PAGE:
The White House updates U.S. antibiotic resistance policies ?>

The White House updates U.S. antibiotic resistance policies

Photo credit:  U.S. Centers for Disease Control and Prevention

On Sept. 18, the White House announced a comprehensive strategy to combat antibiotic resistance and released several related policy documents. These included a presidential executive order, a report from the President’s Council of Advisors on Science and Technology and a National Strategy for Combating Antibiotic-Resistant Bacteria. The administration also launched a $20 million prize for the development of a test to rapidly diagnose resistant infections in the clinic. The administration’s announcement follows similar reports from the CDC and the WHO released in September 2013 and April 2014, respectively.

Overall, the Obama administration measures emphasize the need for:

  1. Better surveillance of resistant organisms to facilitate an effective response and limit their spread;
  2. Improved use of existing drugs in human and animal healthcare to maintain their efficacy and slow emergence of new resistance;
  3. New diagnostic and treatment strategies to prevent, treat and respond to resistant infections.

While the PCAST report and National Strategy outline recommendations and goals, the executive order is the muscle, declaring antibiotic resistance a national security priority and directing federal agencies to take action. The order also creates a task force whose mission is to construct a five-year plan for implementing the strategy and an advisory council to advise the secretary of the U.S. Department of Health and Human Services.

Effects on researchers. The policies outlined in the aforementioned documents will likely not affect most scientists. Besides the $20 million prize, no additional funds have been devoted to antimicrobial resistance research. The PCAST report, and presumably the forthcoming action plan, recommends additional appropriations for fundamental research in this area, but executing this would require congressional action. Directives from the executive order require federal agencies to institute parts of the PCAST report, but these are mostly public health-related and will not significantly affect basic biomedical research.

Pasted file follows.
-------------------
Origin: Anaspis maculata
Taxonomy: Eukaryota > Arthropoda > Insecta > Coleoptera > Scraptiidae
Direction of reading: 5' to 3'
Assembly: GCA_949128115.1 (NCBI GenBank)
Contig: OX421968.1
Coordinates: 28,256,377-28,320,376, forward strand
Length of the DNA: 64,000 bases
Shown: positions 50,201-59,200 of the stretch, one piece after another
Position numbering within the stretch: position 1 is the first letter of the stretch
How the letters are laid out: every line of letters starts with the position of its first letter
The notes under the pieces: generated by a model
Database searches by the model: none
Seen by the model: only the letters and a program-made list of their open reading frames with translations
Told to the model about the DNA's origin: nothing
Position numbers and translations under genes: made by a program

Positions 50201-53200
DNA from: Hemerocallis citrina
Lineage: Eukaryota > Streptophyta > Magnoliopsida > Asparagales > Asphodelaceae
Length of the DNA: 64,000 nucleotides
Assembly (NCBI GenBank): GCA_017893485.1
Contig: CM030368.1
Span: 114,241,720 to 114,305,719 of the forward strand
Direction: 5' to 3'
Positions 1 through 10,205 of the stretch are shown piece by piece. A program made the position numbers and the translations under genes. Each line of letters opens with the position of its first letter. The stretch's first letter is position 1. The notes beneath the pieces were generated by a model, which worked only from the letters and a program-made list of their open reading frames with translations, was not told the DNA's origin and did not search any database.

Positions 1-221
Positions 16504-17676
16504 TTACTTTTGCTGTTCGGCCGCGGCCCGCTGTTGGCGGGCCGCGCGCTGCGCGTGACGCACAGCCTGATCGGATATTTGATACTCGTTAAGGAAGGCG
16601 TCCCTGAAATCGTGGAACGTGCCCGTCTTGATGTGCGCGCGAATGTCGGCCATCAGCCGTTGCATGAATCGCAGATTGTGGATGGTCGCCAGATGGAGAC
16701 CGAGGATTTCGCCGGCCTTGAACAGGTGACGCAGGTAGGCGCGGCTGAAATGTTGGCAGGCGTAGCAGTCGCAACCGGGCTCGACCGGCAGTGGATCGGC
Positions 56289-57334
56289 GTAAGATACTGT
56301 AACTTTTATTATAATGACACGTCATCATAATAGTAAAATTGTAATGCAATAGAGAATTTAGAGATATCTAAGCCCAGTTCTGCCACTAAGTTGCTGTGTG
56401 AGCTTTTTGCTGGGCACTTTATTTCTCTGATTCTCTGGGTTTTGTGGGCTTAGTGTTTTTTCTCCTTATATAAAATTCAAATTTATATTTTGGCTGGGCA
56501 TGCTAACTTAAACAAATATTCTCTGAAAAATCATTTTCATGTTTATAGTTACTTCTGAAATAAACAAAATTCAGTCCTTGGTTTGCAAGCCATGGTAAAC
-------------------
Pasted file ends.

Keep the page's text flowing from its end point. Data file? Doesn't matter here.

In addition to the executive order, there are multiple bills (S. 2236, H.R. 2285, H.R. 4187, S. 1256, S. 895, H.R. 1150 and H.R. 820) in Congress addressing antimicrobial resistance. However, neither Chamber has passed any, nor does it seem likely any will pass before the new Congress is sworn in.

The executive and legislative actions described above are promising developments. However, it remains important that legislators understand the importance of antimicrobial resistance and the dire consequences of inaction, and scientists should engage with them at every opportunity. Public education is also critical, and scientists have a role to play in that arena as well. Some key points to begin this conversation are below. If you are interested in antimicrobial resistance policy and have ideas about how to best engage legislators and the public on these issues, please detail your thoughts in the comments section.

The Centers for Disease Control and Prevention estimate that each year more than 23,000 Americans die from antibiotic-resistant infections and more than 2 million are sickened; these infections cost the U.S. $20 billion to $35 billion in excess healthcare costs and result in $35 billion in lost productivity each year. “Very high rates of [drug] resistance” are also found outside the U.S., according to the World Health Organization. Many scientists and organizations have warned that the spread of drug-resistant organisms combined with the lack of new treatment strategies may soon bring us back to the pre-antibiotic era.

Other publications of interest:

  1. If you are interested in learning more about current research strategies to address antibacterial resistance, NIAID’s antibacterial resistance program is a good place to start.
  2. Use of antimicrobial drugs in livestock is a contentious topic in the U.S. This paper compares the U.S. and E.U. approaches, which are vastly different.
  3. Louise Slaughter (D-N.Y.) is the only microbiologist in Congress. She recently published an article on Buzzfeed.
  4. There are many other great articles on antimicrobial resistance and related topics. Please leave recommendations for interested readers in the comments section.

 

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